Mattson's description of the "beautiful image of three million Muslims in absolute peace and harmony making the pilgrimage together to Mecca every year" refers to the Hajj. One of two major Islamic celebrations, the Hajj is an annual pilgrimage to Mecca that lasts a week and takes place during the Islamic month of DhulHijjah. The Hajj consists of several ceremonies, meant to symbolize the essential concepts of the Islamic faith, and to commemorate the trials of the prophet Abraham and his family, which included Abraham's willingness to sacrifice his elder son, Ishmael, in response to God's command.

The Hajj is one of the five pillars of Islam; it is considered essential to make the pilgrimage once in each Muslim's lifetime. Ishmael is considered to be the ancestor of all Muslims. And according to the Qur'an's account of Abraham's life, he once made a trip to visit Ishmael'il in what is now Saudi Arabia, and there he laid the foundation of the holy mosque of Mecca. Abraham is said to have offered this prayer at the mosque in Mecca:

Oh, my Lord, make this a city of peace and feed its people, give sustenance to its people.

National Geographic also produced a documentary about the pilgrimage titled "Inside Mecca." Images from that documentary are available online. Also, the PBS program Muhammad: Legacy of a Prophet features a step-by-step virtual journey through the five phases of the Hajj.

(48:06) Reference to Muhammad Yunus

Dr. Muhammad Yunus and the bank he founded, the Grameen Bank, were awarded the Nobel Prize in 2006 "for their efforts to create economic and social development from below." Yunus was born in Bangladesh and holds a Ph.D. in Economics from Vanderbilt University. He first got involved in fighting poverty during the 1974 famine in Bangladesh and today is often referred to as "the world's banker to the poor." Yunus founded Grameen Bank (which means "of rural area") in 1976 in an effort to make loans available to poor Bangladeshi. The bank is said to have extended credit to more than seven million of the world's poor, most of them women living in Bangladesh. His model of micro financing has been adopted by dozens of countries.

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(48:34) Music Element

"Part X" from The Wind, performed by Kayhan Kalhor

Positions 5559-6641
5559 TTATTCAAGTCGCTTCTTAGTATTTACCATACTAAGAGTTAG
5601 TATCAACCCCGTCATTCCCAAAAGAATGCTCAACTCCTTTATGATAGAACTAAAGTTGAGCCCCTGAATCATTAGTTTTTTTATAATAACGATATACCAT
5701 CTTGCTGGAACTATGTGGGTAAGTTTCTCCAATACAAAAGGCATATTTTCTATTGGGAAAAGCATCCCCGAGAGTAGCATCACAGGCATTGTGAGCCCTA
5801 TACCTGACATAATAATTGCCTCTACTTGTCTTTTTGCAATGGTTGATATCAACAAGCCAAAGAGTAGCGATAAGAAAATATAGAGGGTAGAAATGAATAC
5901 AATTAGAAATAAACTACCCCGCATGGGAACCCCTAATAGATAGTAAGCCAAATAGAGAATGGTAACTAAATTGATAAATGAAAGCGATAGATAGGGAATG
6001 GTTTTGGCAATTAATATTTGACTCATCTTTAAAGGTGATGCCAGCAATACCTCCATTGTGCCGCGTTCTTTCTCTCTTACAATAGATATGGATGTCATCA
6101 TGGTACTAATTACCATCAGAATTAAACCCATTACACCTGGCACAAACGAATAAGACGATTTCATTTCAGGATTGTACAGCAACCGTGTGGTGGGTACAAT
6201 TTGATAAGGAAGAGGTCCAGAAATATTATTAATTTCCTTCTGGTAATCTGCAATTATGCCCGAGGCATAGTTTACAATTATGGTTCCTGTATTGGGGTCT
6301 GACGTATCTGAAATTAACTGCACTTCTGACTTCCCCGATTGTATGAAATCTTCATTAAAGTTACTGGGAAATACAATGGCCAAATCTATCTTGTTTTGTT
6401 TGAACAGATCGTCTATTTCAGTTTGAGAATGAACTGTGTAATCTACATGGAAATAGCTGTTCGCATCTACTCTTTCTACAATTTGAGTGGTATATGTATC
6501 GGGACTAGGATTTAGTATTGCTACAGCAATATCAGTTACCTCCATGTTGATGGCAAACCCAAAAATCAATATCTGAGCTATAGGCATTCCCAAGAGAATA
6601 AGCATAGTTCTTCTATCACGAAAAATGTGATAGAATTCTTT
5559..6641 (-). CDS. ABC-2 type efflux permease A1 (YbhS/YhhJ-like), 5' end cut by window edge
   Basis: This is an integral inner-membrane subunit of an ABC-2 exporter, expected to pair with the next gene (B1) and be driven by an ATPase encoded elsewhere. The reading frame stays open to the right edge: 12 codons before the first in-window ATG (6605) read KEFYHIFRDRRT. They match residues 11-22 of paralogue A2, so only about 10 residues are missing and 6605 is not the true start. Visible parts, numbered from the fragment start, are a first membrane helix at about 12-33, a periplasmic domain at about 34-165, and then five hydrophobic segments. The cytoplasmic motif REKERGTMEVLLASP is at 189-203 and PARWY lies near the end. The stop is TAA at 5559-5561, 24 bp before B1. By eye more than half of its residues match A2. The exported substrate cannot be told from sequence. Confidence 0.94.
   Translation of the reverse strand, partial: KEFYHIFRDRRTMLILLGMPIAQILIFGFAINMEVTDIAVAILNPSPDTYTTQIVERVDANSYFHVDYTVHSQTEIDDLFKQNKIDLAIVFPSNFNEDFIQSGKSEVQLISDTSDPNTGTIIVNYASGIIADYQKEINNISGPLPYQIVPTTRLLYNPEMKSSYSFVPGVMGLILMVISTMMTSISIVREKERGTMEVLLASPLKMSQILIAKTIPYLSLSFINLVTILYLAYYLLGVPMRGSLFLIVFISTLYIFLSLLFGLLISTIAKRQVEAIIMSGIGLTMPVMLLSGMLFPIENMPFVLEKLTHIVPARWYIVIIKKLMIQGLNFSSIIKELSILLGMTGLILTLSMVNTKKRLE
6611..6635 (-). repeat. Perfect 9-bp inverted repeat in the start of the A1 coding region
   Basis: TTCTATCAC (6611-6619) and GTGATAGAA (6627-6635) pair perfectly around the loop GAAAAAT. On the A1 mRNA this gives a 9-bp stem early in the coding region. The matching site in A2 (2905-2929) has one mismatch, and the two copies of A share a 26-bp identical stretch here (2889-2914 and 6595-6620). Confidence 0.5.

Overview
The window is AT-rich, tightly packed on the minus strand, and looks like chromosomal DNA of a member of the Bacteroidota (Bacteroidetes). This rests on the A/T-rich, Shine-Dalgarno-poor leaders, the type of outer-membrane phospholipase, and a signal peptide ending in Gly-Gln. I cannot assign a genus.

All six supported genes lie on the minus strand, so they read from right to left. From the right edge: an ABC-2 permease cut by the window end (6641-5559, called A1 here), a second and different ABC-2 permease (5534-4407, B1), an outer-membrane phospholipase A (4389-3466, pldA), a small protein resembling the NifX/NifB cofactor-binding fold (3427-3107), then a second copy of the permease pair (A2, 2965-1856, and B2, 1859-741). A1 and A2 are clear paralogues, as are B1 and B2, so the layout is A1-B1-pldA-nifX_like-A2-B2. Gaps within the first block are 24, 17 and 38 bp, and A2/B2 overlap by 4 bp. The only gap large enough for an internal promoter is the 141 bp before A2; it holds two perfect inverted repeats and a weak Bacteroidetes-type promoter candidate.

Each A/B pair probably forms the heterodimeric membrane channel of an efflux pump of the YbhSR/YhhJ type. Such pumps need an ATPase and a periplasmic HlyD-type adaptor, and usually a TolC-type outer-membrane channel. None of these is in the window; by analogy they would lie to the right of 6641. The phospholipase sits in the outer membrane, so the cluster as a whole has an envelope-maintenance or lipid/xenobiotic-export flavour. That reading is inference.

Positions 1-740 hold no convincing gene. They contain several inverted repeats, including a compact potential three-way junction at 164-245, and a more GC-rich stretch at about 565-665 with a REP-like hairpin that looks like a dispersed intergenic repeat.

(49:00) Reading from "Finding the Prophet in His People"

Mattson ends her essay, "Finding the Prophet in His People," with the following passages:

The Prophet Muhammad said, "When you see one who has more, look to one who has less." When I was married in Pakistan, my husband and I, as refugee workers, did not have much money. Returning to the refugee camp a few days after our wedding, the Afghan women eagerly asked to see the many dresses and gold bracelets, rings, and necklaces my husband must have presented to me, as is customary throughout the Muslim world. I showed them my simple gold ring and told them we had borrowed a dress for the wedding. The women's faces fell and they looked at me with profound sadness and sympathy. The next week, sitting in a tent in that dusty hot camp, the same women — women who had been driven out of their homes and country, women who had lost their husbands and children, women who had sold their own personal belongings to buy food for their families — presented me with a wedding outfit. Bright blue satin pants stitched with gold embroidery, a red velveteen dress decorated with colorful pom-poms and a matching blue scarf trimmed with what I could only think of as a lampshade fringe. It was the most extraordinary gift I have ever received — not just the outfit, but the lesson in pure empathy that is one of the sweetest fruits of real faith. An accurate representation of the Prophet is to be found, first and foremost, on the faces and bodies of his sincere followers: in the smile that he called "an act of charity," in the slim build of one who fasts regularly, in the solitary prostrations of the one who prays when all others are asleep. The Prophet's most profound legacy is found in the best behavior of his followers. Look to his people, and you will find the Prophet.

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(50:35) Music Element

"Chi Passa Per'sta Strada" from Silk Road Journeys: When Strangers Meet, performed by Yo-Yo Ma & The Silk Road Ensemble

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is professor of Islamic Studies and the president of the Islamic Society of North America.